From the Friday of the Octave of Easter to the following Monday the streets and air of Pagani – near Salerno in the Campania region of Italy – are thick with the smoke of fireworks and carciofi arrostiti (roasted artichokes) as part of a centuries-old ritual celebrating the feast of Our Lady of the Hens (Madonna del Carmelo detta “delle galline”).
The story has it that some hens scratching the soil found a panel depicting the Madonna del Carmelo; this was assumed as a divine sign by the locals and religious authorities who decided to build a Sanctuary in her honour. Since then, the religious feast has revolved around a procession of the statue of the Madonna del Carmine transported on a cart to which people offer various birds, but it also hinges upon unchanged gastronomic traditions the locals preserve and spread painstakingly. The traditional meals consumed during the 4-day celebration are tagliolini al ragù, casatiello, tortano and, above all, carciofi arrostiti.
The artichoke is native to the eastern Mediterranean basin, including the Aegean Islands, Cyprus, North Africa and Ethiopia, and it was already popular among the Greeks and the Romans, who referred to it as cynara and attributed to its fleshy leaves an aphrodisiac power. Indeed, Pliny the Elder in ‘Naturalis Historia’ extolled its aphrodisiac and depurative powers, and Pharaoh Ptolemy Evergete of Egypt (3rd century B.C.) obliged his soldiers to eat them before every battle. Cynara was also the name of a Greek nymph –called like this because of her ash-blond hair and green-purple eyes – turned into a green-purple artichoke with bristly leaves and a thorny heart by Jupiter, whose love for nymphs was unrequited.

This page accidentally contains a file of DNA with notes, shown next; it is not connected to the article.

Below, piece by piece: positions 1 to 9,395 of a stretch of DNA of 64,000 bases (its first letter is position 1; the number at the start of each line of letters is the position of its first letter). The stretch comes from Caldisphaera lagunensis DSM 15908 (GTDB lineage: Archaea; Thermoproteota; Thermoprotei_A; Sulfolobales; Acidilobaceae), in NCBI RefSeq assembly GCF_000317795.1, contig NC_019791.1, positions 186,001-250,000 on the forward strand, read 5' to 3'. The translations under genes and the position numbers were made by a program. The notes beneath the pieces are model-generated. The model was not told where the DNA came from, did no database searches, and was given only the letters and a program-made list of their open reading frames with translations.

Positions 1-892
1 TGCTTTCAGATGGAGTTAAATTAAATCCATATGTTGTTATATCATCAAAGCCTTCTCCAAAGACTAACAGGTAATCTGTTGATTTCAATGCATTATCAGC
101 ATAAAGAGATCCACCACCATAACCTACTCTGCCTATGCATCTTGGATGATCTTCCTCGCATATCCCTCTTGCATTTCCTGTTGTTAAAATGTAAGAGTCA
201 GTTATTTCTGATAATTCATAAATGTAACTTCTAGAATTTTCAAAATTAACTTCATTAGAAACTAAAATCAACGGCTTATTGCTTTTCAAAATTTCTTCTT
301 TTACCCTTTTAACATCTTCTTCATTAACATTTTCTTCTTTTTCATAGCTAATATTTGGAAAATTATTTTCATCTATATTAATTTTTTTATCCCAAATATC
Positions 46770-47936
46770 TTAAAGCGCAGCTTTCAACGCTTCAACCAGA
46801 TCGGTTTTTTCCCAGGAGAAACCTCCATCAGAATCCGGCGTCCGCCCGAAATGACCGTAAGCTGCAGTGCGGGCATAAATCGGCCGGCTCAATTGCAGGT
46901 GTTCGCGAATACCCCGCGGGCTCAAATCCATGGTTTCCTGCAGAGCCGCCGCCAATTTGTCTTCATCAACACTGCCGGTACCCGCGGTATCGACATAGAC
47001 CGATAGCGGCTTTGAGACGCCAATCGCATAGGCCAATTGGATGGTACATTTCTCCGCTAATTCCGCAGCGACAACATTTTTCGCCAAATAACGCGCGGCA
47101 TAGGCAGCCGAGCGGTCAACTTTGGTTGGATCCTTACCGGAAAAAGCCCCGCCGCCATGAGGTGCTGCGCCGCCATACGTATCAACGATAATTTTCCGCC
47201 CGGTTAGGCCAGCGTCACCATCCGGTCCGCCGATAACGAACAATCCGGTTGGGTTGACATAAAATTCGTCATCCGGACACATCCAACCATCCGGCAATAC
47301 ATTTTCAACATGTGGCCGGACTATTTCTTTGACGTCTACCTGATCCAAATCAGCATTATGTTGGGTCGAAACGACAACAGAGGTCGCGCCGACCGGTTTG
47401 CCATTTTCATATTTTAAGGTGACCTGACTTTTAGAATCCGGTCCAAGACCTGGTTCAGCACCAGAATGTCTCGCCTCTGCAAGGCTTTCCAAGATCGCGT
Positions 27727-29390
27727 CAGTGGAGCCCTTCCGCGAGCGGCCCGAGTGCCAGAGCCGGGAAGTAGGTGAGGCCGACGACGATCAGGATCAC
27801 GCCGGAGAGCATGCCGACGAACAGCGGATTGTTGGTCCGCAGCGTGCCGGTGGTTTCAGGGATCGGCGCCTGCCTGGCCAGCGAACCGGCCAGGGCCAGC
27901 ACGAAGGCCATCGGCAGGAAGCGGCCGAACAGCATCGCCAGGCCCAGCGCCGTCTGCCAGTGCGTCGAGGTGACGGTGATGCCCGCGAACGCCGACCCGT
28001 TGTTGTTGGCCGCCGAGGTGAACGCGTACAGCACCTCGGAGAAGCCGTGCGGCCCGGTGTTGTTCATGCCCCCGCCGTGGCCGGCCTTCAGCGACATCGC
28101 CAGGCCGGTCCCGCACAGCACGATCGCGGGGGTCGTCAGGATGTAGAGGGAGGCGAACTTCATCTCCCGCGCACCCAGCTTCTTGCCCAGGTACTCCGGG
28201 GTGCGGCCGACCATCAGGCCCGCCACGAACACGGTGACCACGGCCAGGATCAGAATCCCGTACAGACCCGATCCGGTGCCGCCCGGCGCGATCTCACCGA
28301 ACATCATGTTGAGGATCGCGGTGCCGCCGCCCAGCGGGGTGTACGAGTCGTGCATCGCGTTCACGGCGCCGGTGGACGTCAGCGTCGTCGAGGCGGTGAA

Going back to the feast, artichokes are cooked by families in courtyards, on balconies and in so-called toselli (spaces of worship decorated with fine drapes and a picture of the Madonna del Carmelo) by using a traditional cooking tool called fornacella (a charcoal-fed grill). Artichokes are washed and beaten with the tip of the leaves pointing to the table so that they spread out and can be easily stuffed with fresh garlic and parsley. After 30 minutes, the burnt outer leaves are cleaned off with the tip of a knife and olive oil is added. Traditionally, it is served on a slice of pane cafone, which absorbs the flavours of the oil and the seasonings.
A similar culinary tradition rooted in Italy is that of the so-called carciofo alla giudia (Jewish-style artichokes), a speciality of Roman Jewish cuisine originally conceived to celebrate the end of the Yom Kippur fast but now popular with Romans from all communities.
Photo Credit: Domenico Varone
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Written by Francesco Nacchia
PhD in “European Languages and Specialised Terminology” (University of Naples “Parthenope”)